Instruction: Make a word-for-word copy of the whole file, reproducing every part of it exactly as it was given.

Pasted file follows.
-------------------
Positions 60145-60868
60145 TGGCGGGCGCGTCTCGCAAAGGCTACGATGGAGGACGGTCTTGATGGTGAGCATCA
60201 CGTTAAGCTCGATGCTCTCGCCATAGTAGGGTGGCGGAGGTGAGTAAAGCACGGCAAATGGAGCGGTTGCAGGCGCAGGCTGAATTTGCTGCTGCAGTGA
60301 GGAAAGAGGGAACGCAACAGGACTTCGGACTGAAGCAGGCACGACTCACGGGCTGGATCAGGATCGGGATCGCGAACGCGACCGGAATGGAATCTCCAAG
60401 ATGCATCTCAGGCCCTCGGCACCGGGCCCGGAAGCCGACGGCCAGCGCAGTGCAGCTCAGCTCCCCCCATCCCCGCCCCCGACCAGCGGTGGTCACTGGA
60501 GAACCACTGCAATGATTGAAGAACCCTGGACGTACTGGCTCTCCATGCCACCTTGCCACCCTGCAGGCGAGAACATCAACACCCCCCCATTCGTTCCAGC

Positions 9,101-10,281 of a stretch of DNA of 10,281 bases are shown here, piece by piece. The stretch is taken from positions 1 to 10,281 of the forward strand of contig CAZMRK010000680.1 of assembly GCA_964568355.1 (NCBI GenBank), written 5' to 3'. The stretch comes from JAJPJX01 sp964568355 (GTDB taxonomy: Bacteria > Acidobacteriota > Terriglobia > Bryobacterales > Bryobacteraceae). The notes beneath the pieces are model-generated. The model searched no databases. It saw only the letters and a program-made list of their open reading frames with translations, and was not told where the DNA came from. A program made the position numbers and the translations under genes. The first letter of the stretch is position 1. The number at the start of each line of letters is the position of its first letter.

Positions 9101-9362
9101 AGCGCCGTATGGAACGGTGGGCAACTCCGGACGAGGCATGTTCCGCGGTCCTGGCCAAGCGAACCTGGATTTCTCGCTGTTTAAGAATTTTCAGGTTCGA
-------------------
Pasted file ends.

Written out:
Positions 60145-60868
60145 TGGCGGGCGCGTCTCGCAAAGGCTACGATGGAGGACGGTCTTGATGGTGAGCATCA
60201 CGTTAAGCTCGATGCTCTCGCCATAGTAGGGTGGCGGAGGTGAGTAAAGCACGGCAAATGGAGCGGTTGCAGGCGCAGGCTGAATTTGCTGCTGCAGTGA
60301 GGAAAGAGGGAACGCAACAGGACTTCGGACTGAAGCAGGCACGACTCACGGGCTGGATCAGGATCGGGATCGCGAACGCGACCGGAATGGAATCTCCAAG
60401 ATGCATCTCAGGCCCTCGGCACCGGGCCCGGAAGCCGACGGCCAGCGCAGTGCAGCTCAGCTCCCCCCATCCCCGCCCCCGACCAGCGGTGGTCACTGGA
60501 GAACCACTGCAATGATTGAAGAACCCTGGACGTACTGGCTCTCCATGCCACCTTGCCACCCTGCAGGCGAGAACATCAACACCCCCCCATTCGTTCCAGC

Positions 9,101-10,281 of a stretch of DNA of 10,281 bases are shown here, piece by piece. The stretch is taken from positions 1 to 10,281 of the forward strand of contig CAZMRK010000680.1 of assembly GCA_964568355.1 (NCBI GenBank), written 5' to 3'. The stretch comes from JAJPJX01 sp964568355 (GTDB taxonomy: Bacteria > Acidobacteriota > Terriglobia > Bryobacterales > Bryobacteraceae). The notes beneath the pieces are model-generated. The model searched no databases. It saw only the letters and a program-made list of their open reading frames with translations, and was not told where the DNA came from. A program made the position numbers and the translations under genes. The first letter of the stretch is position 1. The number at the start of each line of letters is the position of its first letter.

Positions 9101-9362
9101 AGCGCCGTATGGAACGGTGGGCAACTCCGGACGAGGCATGTTCCGCGGTCCTGGCCAAGCGAACCTGGATTTCTCGCTGTTTAAGAATTTTCAGGTTCGA